This discussion paper conceptualizes social protection as part and parcel of overall public service delivery, and examines the role that local governments can play in implementing social protection related policies. It aims to shed light on two important questions that have not been systematically addressed in the existing literature.
First, what added value can local government bring to safety net programmes? Does 'going local' improve or strengthen the effectiveness of social safety net initiatives?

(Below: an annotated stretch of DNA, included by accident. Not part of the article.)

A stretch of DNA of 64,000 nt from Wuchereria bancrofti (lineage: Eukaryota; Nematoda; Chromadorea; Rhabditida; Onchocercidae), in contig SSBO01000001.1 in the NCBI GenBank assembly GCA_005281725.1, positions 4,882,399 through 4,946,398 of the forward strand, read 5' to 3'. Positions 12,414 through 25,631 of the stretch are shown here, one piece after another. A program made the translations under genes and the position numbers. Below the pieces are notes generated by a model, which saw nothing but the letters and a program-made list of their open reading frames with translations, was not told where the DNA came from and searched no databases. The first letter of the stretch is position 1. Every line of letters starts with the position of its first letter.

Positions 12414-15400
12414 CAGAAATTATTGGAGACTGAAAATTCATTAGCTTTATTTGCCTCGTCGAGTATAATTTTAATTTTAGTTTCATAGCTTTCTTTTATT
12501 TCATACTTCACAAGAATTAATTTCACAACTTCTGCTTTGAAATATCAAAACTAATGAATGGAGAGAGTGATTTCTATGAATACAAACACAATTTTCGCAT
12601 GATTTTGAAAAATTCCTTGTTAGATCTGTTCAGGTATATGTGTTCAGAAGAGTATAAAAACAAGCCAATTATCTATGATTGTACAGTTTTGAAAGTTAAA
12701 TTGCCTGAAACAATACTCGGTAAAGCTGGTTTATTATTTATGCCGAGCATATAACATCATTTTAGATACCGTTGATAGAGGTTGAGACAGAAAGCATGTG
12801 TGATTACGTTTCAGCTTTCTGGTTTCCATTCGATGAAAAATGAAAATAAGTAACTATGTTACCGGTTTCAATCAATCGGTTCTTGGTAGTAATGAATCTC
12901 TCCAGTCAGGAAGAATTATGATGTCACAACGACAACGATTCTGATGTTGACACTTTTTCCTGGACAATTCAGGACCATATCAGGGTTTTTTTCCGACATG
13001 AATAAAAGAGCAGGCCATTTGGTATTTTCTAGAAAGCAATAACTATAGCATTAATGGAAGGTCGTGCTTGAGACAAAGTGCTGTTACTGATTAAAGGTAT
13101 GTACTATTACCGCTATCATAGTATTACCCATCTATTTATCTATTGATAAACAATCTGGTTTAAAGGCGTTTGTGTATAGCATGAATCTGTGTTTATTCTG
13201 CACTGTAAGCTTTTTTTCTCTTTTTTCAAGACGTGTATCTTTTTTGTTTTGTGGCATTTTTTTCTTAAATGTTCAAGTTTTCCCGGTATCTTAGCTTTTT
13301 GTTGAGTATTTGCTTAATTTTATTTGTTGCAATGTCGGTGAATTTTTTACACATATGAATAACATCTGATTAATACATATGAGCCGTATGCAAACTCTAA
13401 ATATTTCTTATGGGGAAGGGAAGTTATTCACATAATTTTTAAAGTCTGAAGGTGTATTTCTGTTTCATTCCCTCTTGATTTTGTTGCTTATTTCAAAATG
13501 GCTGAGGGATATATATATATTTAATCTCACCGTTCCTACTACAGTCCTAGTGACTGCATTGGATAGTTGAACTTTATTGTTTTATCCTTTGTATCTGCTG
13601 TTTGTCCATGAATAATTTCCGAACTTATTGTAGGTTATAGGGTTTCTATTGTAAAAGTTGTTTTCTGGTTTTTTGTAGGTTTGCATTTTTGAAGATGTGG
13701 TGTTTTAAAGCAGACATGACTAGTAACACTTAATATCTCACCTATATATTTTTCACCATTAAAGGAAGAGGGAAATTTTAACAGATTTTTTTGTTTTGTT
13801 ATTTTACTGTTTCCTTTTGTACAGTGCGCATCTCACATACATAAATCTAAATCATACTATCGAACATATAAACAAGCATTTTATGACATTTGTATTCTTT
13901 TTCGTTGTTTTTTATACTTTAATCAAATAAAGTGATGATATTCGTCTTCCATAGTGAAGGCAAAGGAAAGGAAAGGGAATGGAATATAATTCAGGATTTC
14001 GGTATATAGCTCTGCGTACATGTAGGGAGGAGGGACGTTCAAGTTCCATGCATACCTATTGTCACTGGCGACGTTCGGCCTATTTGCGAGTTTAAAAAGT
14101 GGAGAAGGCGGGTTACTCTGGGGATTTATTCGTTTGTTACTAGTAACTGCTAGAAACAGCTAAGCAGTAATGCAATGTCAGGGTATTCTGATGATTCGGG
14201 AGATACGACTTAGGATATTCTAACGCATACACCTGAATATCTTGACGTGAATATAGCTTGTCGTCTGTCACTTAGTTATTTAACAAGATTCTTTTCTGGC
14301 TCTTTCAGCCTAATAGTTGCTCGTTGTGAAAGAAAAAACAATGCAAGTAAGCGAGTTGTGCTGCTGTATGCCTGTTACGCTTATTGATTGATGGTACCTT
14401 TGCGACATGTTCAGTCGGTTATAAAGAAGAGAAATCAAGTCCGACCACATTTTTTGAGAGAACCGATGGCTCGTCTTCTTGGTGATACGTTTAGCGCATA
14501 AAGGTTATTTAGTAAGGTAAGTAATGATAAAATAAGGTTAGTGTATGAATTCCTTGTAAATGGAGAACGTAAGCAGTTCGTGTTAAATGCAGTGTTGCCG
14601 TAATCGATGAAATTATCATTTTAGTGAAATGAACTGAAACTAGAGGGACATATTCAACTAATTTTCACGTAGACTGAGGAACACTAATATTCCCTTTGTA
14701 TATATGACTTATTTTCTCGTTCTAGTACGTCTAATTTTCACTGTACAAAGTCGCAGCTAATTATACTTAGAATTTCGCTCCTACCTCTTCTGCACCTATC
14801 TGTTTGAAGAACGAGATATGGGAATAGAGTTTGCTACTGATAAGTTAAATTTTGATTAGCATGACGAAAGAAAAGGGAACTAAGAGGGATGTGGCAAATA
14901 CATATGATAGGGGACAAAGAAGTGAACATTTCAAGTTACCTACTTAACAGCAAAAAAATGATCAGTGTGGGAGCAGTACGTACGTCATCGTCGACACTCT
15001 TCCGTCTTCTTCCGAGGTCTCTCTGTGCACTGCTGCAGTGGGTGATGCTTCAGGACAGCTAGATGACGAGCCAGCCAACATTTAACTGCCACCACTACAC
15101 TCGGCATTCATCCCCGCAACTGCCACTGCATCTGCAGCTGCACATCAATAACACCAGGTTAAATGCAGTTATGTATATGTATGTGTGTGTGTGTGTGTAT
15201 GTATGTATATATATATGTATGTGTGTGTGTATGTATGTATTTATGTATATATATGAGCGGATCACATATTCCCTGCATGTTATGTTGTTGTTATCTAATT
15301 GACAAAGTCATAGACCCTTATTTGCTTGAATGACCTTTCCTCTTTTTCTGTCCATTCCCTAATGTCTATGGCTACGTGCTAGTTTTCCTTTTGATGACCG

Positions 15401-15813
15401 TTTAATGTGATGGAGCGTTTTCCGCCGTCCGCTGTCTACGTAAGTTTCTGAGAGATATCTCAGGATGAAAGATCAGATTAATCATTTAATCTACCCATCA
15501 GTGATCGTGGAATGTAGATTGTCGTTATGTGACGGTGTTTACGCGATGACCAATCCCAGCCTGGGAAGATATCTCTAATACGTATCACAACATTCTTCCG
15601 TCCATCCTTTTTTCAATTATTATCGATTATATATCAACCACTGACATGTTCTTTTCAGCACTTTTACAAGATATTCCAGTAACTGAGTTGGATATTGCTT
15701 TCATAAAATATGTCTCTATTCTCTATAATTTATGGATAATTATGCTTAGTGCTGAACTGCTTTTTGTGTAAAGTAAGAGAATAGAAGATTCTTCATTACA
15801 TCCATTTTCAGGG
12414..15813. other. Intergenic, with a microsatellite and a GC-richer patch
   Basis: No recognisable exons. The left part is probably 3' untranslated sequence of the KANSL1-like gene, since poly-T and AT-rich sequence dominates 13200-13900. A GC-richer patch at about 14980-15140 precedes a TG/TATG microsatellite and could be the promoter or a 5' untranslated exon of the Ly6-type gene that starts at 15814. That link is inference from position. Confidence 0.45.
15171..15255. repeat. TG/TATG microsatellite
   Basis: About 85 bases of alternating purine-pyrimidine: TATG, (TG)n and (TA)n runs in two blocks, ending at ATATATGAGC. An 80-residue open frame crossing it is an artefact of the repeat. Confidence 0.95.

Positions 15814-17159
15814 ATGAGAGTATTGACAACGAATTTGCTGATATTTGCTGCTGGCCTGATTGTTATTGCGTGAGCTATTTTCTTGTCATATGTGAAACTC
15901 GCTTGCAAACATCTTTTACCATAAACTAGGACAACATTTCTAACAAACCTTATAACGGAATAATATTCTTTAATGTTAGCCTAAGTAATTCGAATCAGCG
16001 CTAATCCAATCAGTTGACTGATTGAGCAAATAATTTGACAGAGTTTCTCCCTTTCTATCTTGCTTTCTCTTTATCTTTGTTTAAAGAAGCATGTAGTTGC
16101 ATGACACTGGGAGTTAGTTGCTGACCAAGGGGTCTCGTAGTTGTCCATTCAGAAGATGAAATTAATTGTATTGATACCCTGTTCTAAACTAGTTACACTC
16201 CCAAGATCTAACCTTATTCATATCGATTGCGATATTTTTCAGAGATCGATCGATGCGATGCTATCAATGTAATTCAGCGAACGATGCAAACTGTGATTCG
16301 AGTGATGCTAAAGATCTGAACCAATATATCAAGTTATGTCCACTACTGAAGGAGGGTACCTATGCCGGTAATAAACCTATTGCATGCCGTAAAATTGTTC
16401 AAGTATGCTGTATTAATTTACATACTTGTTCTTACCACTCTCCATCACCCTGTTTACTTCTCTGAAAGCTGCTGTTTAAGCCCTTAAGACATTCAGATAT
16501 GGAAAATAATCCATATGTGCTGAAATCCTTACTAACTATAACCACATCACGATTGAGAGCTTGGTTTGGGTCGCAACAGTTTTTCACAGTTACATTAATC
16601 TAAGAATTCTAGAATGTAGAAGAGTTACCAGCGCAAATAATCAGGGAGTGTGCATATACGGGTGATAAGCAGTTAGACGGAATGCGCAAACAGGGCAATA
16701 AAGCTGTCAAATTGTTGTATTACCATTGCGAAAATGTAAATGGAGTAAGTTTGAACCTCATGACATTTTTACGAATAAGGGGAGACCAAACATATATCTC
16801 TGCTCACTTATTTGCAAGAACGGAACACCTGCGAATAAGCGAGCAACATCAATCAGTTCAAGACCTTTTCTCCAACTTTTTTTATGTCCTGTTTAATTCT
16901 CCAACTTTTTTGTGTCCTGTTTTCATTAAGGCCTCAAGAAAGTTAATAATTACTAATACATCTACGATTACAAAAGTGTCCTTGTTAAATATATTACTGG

Secondly, and, inversely, what can safety net programmes bring to local government? Are there advantages for local governments in being more involved in the management and implementation of safety net programmes?